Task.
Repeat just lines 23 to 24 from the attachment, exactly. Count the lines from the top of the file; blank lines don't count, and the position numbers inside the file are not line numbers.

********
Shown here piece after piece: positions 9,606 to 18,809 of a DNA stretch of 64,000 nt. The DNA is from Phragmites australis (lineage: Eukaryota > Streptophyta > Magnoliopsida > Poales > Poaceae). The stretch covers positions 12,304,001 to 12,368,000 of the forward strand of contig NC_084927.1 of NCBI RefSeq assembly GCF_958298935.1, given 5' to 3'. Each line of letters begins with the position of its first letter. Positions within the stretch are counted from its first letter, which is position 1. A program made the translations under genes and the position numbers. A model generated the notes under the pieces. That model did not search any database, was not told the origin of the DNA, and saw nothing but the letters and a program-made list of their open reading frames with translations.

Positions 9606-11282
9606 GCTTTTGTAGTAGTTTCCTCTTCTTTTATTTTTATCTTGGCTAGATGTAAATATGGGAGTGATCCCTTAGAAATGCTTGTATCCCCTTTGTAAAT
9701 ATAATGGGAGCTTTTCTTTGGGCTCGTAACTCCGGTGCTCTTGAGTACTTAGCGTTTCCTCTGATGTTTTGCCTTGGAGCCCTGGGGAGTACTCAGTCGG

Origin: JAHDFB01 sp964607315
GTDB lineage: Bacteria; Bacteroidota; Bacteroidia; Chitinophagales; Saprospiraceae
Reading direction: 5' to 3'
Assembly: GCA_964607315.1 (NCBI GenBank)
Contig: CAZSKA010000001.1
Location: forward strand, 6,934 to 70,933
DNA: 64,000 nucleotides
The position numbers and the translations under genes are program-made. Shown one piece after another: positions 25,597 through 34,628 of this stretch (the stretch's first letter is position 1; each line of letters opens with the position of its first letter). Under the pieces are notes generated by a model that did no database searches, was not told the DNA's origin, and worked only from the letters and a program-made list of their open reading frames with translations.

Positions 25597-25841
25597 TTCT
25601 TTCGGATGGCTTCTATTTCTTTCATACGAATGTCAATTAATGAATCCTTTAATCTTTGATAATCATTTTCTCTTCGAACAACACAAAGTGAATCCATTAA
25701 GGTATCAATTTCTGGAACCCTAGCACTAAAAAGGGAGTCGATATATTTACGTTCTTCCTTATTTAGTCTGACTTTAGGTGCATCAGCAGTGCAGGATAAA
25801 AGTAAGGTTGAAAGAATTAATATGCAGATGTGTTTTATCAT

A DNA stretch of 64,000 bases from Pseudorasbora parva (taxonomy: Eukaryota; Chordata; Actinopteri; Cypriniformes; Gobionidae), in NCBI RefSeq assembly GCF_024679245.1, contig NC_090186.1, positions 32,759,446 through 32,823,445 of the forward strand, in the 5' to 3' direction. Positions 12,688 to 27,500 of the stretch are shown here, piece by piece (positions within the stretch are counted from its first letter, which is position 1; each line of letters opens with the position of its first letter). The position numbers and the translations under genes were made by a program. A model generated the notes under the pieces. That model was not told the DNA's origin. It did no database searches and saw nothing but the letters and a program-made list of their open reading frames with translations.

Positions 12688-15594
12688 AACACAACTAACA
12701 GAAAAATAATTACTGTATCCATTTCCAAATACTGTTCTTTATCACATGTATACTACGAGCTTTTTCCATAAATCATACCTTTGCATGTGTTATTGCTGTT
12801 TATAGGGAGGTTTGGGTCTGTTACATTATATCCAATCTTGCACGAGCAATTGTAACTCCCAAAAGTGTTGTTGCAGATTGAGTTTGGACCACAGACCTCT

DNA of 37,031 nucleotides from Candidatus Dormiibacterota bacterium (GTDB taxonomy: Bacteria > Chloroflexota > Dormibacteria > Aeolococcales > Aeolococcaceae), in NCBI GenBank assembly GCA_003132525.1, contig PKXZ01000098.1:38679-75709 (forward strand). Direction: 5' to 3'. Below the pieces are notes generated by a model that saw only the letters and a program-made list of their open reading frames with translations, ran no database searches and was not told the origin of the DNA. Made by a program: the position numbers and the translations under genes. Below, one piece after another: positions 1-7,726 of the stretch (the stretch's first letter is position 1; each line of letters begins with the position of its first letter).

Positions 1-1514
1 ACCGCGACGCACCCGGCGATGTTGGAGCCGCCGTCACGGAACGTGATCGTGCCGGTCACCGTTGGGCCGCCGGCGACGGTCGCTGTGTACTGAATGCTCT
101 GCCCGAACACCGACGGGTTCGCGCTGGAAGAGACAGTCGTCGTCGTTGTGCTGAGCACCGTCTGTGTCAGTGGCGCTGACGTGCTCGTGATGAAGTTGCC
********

DNA of 37,031 nucleotides from Candidatus Dormiibacterota bacterium (GTDB taxonomy: Bacteria > Chloroflexota > Dormibacteria > Aeolococcales > Aeolococcaceae), in NCBI GenBank assembly GCA_003132525.1, contig PKXZ01000098.1:38679-75709 (forward strand). Direction: 5' to 3'. Below the pieces are notes generated by a model that saw only the letters and a program-made list of their open reading frames with translations, ran no database searches and was not told the origin of the DNA. Made by a program: the position numbers and the translations under genes. Below, one piece after another: positions 1-7,726 of the stretch (the stretch's first letter is position 1; each line of letters begins with the position of its first letter).

Positions 1-1514